Table-top theatre gives aspiring artists big storytelling results
When it comes to theatrical productions, bigger is often assumed to be better, but in Northwestern University’s course in Toy Theatre, the opposite is true as students convey powerful ideas in miniature spaces.
Jessica Thebus, a Chicago director, an alumna and now the director of the School of Communication’s MFA program in directing, teaches the course. She said she was inspired to offer the course after dabbling in the medium herself and also studying the table-top toy theaters of the Victorian age, as well as contemporary toy theatre works from the likes of Clare Dolan, Great Small Works, Laura Heit, and Janie Geiser.
“I was a fan of diminutive worlds, the endless transformation, the simplicity blended with complexity and the handmade humor of scale and surprise,” said Thebus. “This unusual course is a place where directors and designers could explore storytelling in collaboration but outside their usual roles…Toy Theatre is also the perfect place to develop the skill of pairing spectacle with intimacy.”
Each directing and design student in the class must create and perform their own Toy Theatre production to the public in the annual Northwestern Toy Theater Festival, which played to a sold-out audience this month.
Lauren Shouse, a third-year directing student, took the class last year, creating a piece inspired by a family story of when she was four and her brother fell off a boat. The story is told through the lens of shadow puppetry on a dining room table. She always assumed she’d saved her brother’s life, but her brother always believed she’d tried to kill him, a story that became more exaggerated with each telling.
Shouse said the class was a revelation, revealing the blocks she had as an artist. “Toy Theatre is the class that reveals the thing you need to most work on as an artist,” she said. “For me, I had a lot of nerves about performing that I had to overcome. I needed to work on clarity and action in my storytelling. So, making this piece exposed those things I might have been afraid to tackle otherwise, and I had to work through the fear in order to create a final, meaningful piece.”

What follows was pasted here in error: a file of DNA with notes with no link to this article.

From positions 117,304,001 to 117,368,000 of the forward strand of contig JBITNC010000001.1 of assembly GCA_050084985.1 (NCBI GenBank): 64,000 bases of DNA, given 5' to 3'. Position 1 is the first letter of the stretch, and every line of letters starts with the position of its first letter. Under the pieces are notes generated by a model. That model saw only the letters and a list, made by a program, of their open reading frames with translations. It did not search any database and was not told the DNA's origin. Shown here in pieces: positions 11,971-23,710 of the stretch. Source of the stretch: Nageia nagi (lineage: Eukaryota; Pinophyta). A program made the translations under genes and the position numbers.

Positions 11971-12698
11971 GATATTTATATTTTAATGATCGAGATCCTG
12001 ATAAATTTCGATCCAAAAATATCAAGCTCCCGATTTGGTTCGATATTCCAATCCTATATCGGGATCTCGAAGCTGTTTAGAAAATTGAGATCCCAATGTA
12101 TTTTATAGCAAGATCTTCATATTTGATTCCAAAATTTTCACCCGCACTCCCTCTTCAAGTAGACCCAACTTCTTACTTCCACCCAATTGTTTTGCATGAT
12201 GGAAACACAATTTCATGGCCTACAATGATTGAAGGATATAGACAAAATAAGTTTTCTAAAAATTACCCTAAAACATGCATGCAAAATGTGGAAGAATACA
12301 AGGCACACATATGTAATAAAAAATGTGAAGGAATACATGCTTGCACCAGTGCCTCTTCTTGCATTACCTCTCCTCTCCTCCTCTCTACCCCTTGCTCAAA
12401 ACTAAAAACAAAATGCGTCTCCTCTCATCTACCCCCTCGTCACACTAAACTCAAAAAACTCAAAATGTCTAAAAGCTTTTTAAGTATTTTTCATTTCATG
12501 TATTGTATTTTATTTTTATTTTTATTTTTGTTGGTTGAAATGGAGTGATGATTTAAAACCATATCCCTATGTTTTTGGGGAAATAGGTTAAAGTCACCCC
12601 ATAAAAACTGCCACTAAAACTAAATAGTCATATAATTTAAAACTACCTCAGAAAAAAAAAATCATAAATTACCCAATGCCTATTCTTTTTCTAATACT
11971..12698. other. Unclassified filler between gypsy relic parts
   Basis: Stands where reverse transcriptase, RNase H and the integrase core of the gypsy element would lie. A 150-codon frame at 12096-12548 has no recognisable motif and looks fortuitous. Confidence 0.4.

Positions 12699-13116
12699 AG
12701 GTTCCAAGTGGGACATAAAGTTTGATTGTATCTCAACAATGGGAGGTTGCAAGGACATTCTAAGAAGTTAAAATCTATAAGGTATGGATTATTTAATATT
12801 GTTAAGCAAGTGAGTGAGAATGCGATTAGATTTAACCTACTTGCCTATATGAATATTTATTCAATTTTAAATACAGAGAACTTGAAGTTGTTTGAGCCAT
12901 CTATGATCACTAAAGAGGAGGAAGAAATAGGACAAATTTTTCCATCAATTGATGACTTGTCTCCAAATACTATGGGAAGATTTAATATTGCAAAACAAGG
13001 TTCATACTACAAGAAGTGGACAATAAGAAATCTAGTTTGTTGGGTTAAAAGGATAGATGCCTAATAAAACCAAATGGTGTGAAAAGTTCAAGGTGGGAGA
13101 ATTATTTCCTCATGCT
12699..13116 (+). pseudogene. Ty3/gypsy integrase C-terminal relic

Shouse said the class helped her encounter her artistic and creative choices in a way that traditional theatre didn’t. “There is no chance of hiding behind good acting or spectacular design,” she said. “Toy Theatre requires an artist to master point of view, clarity, and specificity, which are necessary ingredients for a director or designer to create a meaningful story on any size stage.”
Aaron Snook, a Chicago actor and director for the twelve years, returned to school to pursue his MFA in directing. In Toy Theatre, Snook created a cowboy story involving original songs he composed. The compressed time limit of the puppet theatre performances also adds its own challenges, he said.
“This is a master class in storytelling,” said Snook, who is also a third-year student directing. “Since you are creating everything—story, container, and communication—it forces you to come to a fuller understanding of all the pieces required to tell your story and how they must fit together.”
Before taking the course, Snook said he’d been told by other students that Toy Theatre would encourage him to look into his artistic soul, but he said he’d been skeptical.
“Well, as odd as it may sound, this piece about a cowboy father and son, which very much hinges on classic western tropes and not biographical references, was as naked as I have ever been with my work,” he said. “I learned more about myself and my work than I ever thought possible.”